Content warning: This piece mentions child abuse and other traumatic events. Oh, and spoiler warning, obviously.

One night, without anything to do, I absentmindedly opened up Netflix. I immediately sat up in my chair as I saw what the header was. “The Queen’s Gambit”, what looked like a show about a chess prodigy. Immediately, I began recalling memories of long-gone days.

Being called to the stage, as an unknown elementary school kid, to receive the first of many State Champion awards. My friends clap enthusiastically.

The 2004 Missouri Open, my first event playing versus adults as an 11-year old child…


Hello! I linked you this article because you asked me why America is so fucked up.

In the past year or two, I’ve met many people from around the world, mostly because of my activity on the Magic circuit. They often ask Americans why our politics, economy, etc. are so messed up, and have some very inaccurate assumptions about why this is. I’ve explained this multiple times, and I figured that it would be useful to condense many of my explanations and go a little bit more in depth. Often, individual Americans are blamed for the mistakes of our leaders…


Oritart breaks down the state of competitive Organized Play in Magic.

The Promise

1. Reach summoner level 30.

2. Win a World Championship Qualifier.

3. Win the League of Legends World Championship.

The above is the text of one of Riot Games’s League of Legends marketing materials circa early 2012, when the game was just taking off. And honestly, I think one of the most genius marketing concepts I’ve ever seen. When you put it that way, anyone can become World Champion- yes, even you, the person scrolling past this advertisement on your computer! …


I got into Star Trek in mid 2018 (a bit late, I know) because I was bored while recovering from a major medical procedure. At the time, I had an Xbox, and Star Trek Online had just went free-to-play. So I tried it out, but put it back down pretty quickly because I didn’t get most of the references and I figured I’d enjoy it more if I played it after watching all the shows.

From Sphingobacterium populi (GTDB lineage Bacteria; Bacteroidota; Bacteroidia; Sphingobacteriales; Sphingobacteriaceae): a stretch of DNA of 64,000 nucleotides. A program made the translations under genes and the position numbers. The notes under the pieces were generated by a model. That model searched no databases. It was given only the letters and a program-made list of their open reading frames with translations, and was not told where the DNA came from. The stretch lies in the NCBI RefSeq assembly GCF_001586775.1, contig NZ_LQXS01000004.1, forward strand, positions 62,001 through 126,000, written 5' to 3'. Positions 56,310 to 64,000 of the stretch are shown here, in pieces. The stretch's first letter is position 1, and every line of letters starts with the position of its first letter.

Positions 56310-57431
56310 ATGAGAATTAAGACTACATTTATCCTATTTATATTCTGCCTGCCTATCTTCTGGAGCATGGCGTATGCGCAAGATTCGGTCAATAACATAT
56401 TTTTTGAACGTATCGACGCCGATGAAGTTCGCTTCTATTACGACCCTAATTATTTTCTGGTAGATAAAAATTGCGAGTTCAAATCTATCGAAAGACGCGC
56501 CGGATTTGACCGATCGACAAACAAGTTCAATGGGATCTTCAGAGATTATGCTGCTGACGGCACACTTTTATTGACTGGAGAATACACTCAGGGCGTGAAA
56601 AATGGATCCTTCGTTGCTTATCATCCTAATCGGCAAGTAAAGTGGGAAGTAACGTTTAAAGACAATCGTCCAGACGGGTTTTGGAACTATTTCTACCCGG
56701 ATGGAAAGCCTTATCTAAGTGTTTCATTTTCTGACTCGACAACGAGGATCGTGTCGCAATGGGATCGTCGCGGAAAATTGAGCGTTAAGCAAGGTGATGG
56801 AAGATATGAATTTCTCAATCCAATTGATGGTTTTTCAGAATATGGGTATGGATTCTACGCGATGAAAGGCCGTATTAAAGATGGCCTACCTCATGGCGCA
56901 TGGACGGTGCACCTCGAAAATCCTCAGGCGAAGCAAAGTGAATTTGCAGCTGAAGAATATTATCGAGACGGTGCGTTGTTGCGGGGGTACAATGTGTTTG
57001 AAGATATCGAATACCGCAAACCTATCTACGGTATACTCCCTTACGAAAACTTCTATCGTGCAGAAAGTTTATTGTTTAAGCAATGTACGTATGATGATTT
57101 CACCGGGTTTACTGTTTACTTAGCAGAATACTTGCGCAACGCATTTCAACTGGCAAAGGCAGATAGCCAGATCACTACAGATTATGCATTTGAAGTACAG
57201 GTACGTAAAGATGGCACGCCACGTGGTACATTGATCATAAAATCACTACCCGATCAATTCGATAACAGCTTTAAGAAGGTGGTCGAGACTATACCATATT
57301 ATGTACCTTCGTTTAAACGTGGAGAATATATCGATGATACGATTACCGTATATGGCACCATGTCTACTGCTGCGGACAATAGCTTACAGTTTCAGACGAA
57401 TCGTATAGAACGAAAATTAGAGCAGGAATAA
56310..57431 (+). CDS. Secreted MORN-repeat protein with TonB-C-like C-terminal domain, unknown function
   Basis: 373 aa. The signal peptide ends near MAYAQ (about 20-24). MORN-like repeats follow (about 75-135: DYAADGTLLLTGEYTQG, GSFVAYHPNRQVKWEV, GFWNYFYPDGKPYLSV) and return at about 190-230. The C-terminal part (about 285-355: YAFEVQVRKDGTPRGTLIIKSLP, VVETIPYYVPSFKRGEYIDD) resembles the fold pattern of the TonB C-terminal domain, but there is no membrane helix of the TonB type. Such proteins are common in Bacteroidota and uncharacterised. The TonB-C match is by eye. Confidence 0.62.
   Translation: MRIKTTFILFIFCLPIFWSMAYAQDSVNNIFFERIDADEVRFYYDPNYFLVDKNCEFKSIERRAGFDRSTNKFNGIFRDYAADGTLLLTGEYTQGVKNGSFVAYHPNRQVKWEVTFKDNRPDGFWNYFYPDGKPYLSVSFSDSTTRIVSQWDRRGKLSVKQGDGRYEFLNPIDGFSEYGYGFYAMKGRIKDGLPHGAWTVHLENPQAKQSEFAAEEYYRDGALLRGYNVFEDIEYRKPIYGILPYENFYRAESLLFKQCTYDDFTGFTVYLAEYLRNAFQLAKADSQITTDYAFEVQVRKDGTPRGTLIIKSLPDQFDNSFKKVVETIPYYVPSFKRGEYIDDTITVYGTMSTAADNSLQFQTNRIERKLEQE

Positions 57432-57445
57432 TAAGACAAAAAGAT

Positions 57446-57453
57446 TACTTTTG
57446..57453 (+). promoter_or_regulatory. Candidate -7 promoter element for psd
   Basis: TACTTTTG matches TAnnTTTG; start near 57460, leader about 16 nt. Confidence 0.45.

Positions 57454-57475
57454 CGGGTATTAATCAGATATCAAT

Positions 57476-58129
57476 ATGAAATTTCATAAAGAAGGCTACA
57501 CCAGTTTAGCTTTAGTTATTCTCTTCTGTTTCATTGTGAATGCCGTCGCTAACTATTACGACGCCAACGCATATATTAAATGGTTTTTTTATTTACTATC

In November of that year, STO’s “Lifetime Subscription” went on sale for $200, and I snapped it up, even though I wasn’t actively playing the…


Art: Mardu Runemark | Viktor Titov

I’m going to start off by telling everyone who is reading this article from a Magic-related space that I promise you’re not going to be bored by me just blasting a ton of queer theory at you, so please don’t close the page. Likewise, if you’re seeing this from a queer space, I’m not just going to talk about nerdy bullshit for five pages, so please sit tight. You’ll see where I’m going with this. With that being said:

Yes, this is a Magic blog, but today I’m talking about International Transgender Day of Visibility.

Many Magic players and judges…


This weekend, I’ll be a floor judge at MagicFest Austin, my first major event as a judge after a hiatus of over three months. I really miss the MagicFest circuit and I’m looking forward to the event, so I thought I’d write something, from a judge’s perspective, on playing “cleanly” in Magic.

This article mostly applies for Competitive and Professional REL. If you’re newer to the game, following all these guidelines will likely be quite difficult for you, and these guidelines are practically irrelevant if you’re playing casually (unless you want to train habits into yourself).

Why does it matter?

To be clear, judges…


On November 24, 2019, I had the distinct privilege of participating in the fourth iteration of the Saint Louis Vintage Rotisserie Draft. For those of you unfamiliar, a Vintage Rotisserie Draft is a draft, inspired by fantasy football, where players draft cards one at a time from the entire Vintage-legal card pool in a “snake draft” format. Then players participate in a round-robin event with 40-card decks with their drafted cards.

I strongly believe that Vintage Rotisserie Draft, or VRD for short, is the hardest format in Magic, and not just because I consider myself to be pretty good at…


So this is something that I started thinking about after seeing Zvi’s article on why he doesn’t like the London Mulligan. The TLDR for that article is that its made decks so consistent that the only decks that are good are decks that have a clear vision of what their first few turns need to look like. The corollary to this is that decks that don’t have this clear vision, like archetypes that build a “critical mass” like Legacy/Modern Burn or Modern Storm, or incremental advantage control decks, are less impacted. …

Elaine Cao

I’m a Level 2 Magic judge and trans activist who plays a lot of blue cards. she/her/hers, www.twitter.com/Oritart

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